Then I turn to Danny and say, “Will you be willing to come in next week?”  In this case, Danny, who has been eyeing some of the equipment in my office, especially some jars of paint, I notice, vigorously nods.  If he should say no, or not answer, I would then tell the parents they need to make this decision.  I generally say something like, “If he needed to go to the dentist, you would decide for him!”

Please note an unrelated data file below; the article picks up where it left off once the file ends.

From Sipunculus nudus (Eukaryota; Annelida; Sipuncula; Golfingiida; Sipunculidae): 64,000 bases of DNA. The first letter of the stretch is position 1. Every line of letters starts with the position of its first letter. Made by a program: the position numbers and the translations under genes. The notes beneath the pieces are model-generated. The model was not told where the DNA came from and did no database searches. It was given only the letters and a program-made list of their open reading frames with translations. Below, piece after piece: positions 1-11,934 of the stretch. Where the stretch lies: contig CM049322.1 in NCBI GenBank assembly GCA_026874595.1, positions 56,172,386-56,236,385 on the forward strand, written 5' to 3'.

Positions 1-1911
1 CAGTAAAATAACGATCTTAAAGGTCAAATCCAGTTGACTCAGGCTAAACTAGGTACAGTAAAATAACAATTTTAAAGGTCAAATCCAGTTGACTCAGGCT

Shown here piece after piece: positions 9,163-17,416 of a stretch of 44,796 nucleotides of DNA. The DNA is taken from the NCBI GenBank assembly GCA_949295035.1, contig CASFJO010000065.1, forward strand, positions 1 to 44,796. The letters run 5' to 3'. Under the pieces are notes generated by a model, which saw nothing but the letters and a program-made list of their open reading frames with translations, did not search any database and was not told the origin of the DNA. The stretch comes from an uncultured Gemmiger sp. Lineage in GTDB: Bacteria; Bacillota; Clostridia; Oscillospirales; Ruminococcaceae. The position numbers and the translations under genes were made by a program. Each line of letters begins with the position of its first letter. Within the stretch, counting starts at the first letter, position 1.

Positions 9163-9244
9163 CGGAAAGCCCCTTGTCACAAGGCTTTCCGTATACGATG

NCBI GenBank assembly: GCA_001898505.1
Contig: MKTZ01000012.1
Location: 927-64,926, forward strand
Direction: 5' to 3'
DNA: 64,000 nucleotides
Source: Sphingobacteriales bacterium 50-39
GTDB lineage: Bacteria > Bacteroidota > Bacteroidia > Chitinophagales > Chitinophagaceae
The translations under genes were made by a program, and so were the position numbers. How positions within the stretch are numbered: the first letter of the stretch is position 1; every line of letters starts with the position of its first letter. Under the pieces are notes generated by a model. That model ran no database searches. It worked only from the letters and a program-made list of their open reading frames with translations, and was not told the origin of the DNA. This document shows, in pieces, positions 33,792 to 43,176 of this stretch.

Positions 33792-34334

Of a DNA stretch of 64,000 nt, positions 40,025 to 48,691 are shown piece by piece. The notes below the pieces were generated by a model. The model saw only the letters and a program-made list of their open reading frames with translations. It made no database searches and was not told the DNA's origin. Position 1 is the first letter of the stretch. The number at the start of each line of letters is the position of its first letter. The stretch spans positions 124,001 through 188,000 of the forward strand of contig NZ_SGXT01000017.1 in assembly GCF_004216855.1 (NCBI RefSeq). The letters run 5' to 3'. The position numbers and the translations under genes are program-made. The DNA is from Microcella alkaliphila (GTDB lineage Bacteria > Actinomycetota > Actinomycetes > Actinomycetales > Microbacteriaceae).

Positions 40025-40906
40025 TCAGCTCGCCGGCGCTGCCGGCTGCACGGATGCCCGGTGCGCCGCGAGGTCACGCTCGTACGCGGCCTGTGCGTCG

I saw Danny weekly for four months.  He painted and drew pictures, did sand tray scenes, pounded clay, and generally was quite responsive. His father, who was in the military,  was shipped out and I never saw him again.  His mother dropped Danny off regularly, but was reluctant to see me.  We did talk on the phone often.  She was pretty depressed herself, and Danny became her somewhat therapist.  When he talked about his loneliness, I asked him if his mother was lonely, so he went home and asked her and this prompted a wonderful discussion between them.  He even asked her to do some of the drawings he liked, such as the “Safe Place.”  One day his Mother said he was so busy with life (baseball particularly) that she thought he was finished with counseling.  I called the school and the counselor almost didn’t remember who he was.  She spoke to his teacher who said he was doing just fine, that he probably was going through a stage!